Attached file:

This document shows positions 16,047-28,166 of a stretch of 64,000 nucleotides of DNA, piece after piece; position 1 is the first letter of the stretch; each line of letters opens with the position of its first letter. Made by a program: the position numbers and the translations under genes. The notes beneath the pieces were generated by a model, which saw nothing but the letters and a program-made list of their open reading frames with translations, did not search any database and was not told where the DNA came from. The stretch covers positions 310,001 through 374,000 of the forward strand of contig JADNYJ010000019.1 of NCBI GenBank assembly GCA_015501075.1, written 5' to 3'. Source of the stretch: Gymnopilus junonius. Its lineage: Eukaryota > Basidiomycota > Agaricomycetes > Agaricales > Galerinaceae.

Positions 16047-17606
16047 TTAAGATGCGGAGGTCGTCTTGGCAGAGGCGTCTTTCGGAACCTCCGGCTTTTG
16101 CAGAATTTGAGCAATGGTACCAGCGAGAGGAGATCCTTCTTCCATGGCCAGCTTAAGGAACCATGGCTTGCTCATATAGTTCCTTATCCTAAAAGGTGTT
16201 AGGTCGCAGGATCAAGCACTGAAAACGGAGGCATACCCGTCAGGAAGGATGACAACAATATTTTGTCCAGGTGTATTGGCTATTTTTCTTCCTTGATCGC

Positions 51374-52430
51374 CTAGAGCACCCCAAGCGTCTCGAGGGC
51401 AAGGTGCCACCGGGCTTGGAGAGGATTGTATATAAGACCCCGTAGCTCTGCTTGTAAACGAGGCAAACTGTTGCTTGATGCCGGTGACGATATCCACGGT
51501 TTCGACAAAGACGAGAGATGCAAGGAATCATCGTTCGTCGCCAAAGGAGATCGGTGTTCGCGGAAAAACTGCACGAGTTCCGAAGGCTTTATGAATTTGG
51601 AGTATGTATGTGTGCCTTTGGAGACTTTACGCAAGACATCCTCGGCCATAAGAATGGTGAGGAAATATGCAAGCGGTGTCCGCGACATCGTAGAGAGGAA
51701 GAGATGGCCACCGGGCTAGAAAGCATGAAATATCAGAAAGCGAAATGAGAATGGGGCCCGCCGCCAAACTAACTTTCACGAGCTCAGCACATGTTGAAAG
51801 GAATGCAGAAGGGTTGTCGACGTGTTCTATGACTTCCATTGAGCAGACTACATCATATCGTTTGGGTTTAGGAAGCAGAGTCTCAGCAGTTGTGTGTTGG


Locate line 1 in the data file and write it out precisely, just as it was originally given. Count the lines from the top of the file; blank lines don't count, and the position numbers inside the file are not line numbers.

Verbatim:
This document shows positions 16,047-28,166 of a stretch of 64,000 nucleotides of DNA, piece after piece; position 1 is the first letter of the stretch; each line of letters opens with the position of its first letter. Made by a program: the position numbers and the translations under genes. The notes beneath the pieces were generated by a model, which saw nothing but the letters and a program-made list of their open reading frames with translations, did not search any database and was not told where the DNA came from. The stretch covers positions 310,001 through 374,000 of the forward strand of contig JADNYJ010000019.1 of NCBI GenBank assembly GCA_015501075.1, written 5' to 3'. Source of the stretch: Gymnopilus junonius. Its lineage: Eukaryota > Basidiomycota > Agaricomycetes > Agaricales > Galerinaceae.